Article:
I am always looking for news or helpful information on education at all levels. Today I came across a real winner. Written in October 2013 by a Globe and Mail guest columnist, Kate MacKenzie, she presented four tips to land a great job straight out of school.
Of course it was the catchy title of the article that got my attention and that is precisely what job seekers have to do as well — get the attention of an employer who is hiring.
I also noticed that MacKenzie indicated in her byline that she was a representative of TalentEgg, although she is not shown as part of the team on their About page. In any event, visitors to TalentEgg.ca have got to know they can count on good ideas and contacts given a motto like — hatching student and grad careers.
Tip One: Campus Involvement and Leadership. There is no better way to show what you are made of, and how you can be a valuable contribution to an employer, than what you did during the three or four years you were studying — be it volunteer or paid work. The reason this is important is because you would have been using transferable skills and attributes, such as showing you can lead, get along with people, organize and prioritize events, communicate in person and in writing and, last but not least, that you are reliable — that when you say you will do something, you follow through.
Tip Two: Make sure you have a mix of soft skills. When employers are looking for someone who has the right “fit” they look for soft skills. More often than not, today’s businesses look for team players. Being able to effectively work as part of a team is a soft skill. However, occasionally, the opposite may be true. So, being able to work independently is another soft skill. As well, as already alluded to in Point # 1, good verbal communication skills, as well as being able to problem solve on your feet, are soft skills.
Tip Three: Strong Written and Oral Communication Skills. Note that all of these tips involve skills and attributes that are interconnected. I have hired staff in the past. The key to getting an interview in the first place is the covering letter and resume because if you can’t communicate effectively in writing, most human resource people, or if a small business, the employer, will simply pass over your application. In other words, because you are marketing yourself your covering letter has to state why you would be a good choice for the job — whether it was advertised or you heard about it through word of mouth. Yes, this is one time you can blow your own horn — as long as you word things in a way that doesn’t come across as bravado or bragging.
Tip Four: An understanding of the employer and the industry. I actually believe this tip should be first. With the Internet, Facebook and Twitter, there is absolutely no reason not to have a pretty good picture of the business or industry in which you want to work. If being interviewed, you simply have to sound informed and interested.
Related to this point, but not part of MacKenzie’s tips, if you are to be interviewed, think of one or more questions you can ask. Why? Because no job interview is complete until the interviewer(s) say: “So, do you have any questions?” Always have at least one question ready because, as with knowing about the company and/or industry, it shows you really want the job.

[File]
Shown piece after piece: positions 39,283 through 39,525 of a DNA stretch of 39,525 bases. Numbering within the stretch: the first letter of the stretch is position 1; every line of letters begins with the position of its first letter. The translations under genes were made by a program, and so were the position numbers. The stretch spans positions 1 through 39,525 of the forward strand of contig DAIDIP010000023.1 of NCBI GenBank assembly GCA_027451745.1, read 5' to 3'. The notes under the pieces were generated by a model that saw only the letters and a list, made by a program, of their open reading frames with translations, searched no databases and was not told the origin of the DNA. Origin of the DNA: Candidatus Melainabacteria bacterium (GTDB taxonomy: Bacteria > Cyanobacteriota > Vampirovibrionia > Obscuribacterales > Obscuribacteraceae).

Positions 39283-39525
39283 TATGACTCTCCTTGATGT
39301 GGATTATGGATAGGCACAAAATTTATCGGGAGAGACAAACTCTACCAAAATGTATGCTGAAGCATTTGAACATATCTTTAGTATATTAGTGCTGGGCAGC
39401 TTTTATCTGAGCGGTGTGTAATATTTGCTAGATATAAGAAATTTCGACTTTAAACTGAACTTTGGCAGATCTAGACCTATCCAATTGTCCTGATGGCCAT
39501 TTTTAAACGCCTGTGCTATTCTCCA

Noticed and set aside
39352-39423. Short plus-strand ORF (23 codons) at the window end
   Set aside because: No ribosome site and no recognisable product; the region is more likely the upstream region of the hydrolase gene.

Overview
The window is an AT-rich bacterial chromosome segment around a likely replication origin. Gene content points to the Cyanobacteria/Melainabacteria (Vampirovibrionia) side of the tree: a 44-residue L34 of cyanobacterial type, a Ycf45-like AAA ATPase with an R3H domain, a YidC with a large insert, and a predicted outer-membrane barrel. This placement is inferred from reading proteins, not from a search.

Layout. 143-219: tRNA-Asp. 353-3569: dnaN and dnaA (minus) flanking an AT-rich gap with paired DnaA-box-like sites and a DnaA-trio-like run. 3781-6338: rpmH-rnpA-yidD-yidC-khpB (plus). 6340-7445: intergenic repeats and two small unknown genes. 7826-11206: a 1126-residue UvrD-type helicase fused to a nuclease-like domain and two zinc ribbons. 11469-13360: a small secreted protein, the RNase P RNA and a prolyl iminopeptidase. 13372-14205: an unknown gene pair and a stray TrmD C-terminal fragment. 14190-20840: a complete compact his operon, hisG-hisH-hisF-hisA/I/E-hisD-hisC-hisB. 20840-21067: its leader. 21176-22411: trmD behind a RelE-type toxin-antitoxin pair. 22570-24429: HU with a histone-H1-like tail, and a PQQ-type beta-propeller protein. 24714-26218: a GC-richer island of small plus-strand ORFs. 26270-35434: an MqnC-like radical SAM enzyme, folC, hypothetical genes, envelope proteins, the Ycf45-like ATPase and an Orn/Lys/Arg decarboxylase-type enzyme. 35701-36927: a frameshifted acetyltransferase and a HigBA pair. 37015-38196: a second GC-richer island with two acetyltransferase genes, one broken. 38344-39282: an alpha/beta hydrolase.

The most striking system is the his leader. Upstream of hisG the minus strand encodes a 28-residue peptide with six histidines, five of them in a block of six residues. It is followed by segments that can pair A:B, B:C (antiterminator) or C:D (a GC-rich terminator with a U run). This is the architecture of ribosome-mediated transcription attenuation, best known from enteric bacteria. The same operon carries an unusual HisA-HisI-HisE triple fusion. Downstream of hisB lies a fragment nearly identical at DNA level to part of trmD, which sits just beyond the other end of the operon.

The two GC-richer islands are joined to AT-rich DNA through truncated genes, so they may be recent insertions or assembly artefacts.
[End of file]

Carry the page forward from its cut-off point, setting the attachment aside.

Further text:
Oh, and when you are researching the company, find out what you can about their dress code because the last thing a job seeker needs to find out at the time of an interview, is that they are over-dressed in a tailored suit or dress or under-dressed in jeans. If, however, that information is not available, it is best to err on the side of caution and simply go dressy casual.
Conclusion: The crux of the matter is that all job seekers right out of college or university need to figure out what skills and attributes they have that an employer might want. And, no, the major or specialization you took is not what I am talking about because that information is likely a given. Rather, think about what you know and can do related to your field of expertise.
To do that, you will have to brainstorm skills and attributes and prioritize them into categories and point-form lists. Then, you will have to use that information to develop a blueprint resume which can be slightly revised to reflect each job search. In fact, if there is an advertisement available, go through all the points of the ad and make sure your resume deals with each point.
That is where your education and training comes into play. If the ad says, for example, you need a B.Sc in a certain discipline, make sure you have such a degree, will soon have such a degree, or at the very least, have equivalent experience.
It is similar with covering letters, although obviously not as detailed because they are usually no more than three paragraphs. Just make sure each letter is tailored to the job as advertised. The first paragraph of such a letter describes the job being applied for, the second states why you would be a good candidate and the third and final paragraph says why you are looking forward to an interview.
Without a doubt, using these four tips to develop a personal job strategy, as well as what the TalentEgg website has to offer, is sure to put graduates on a path to getting hired.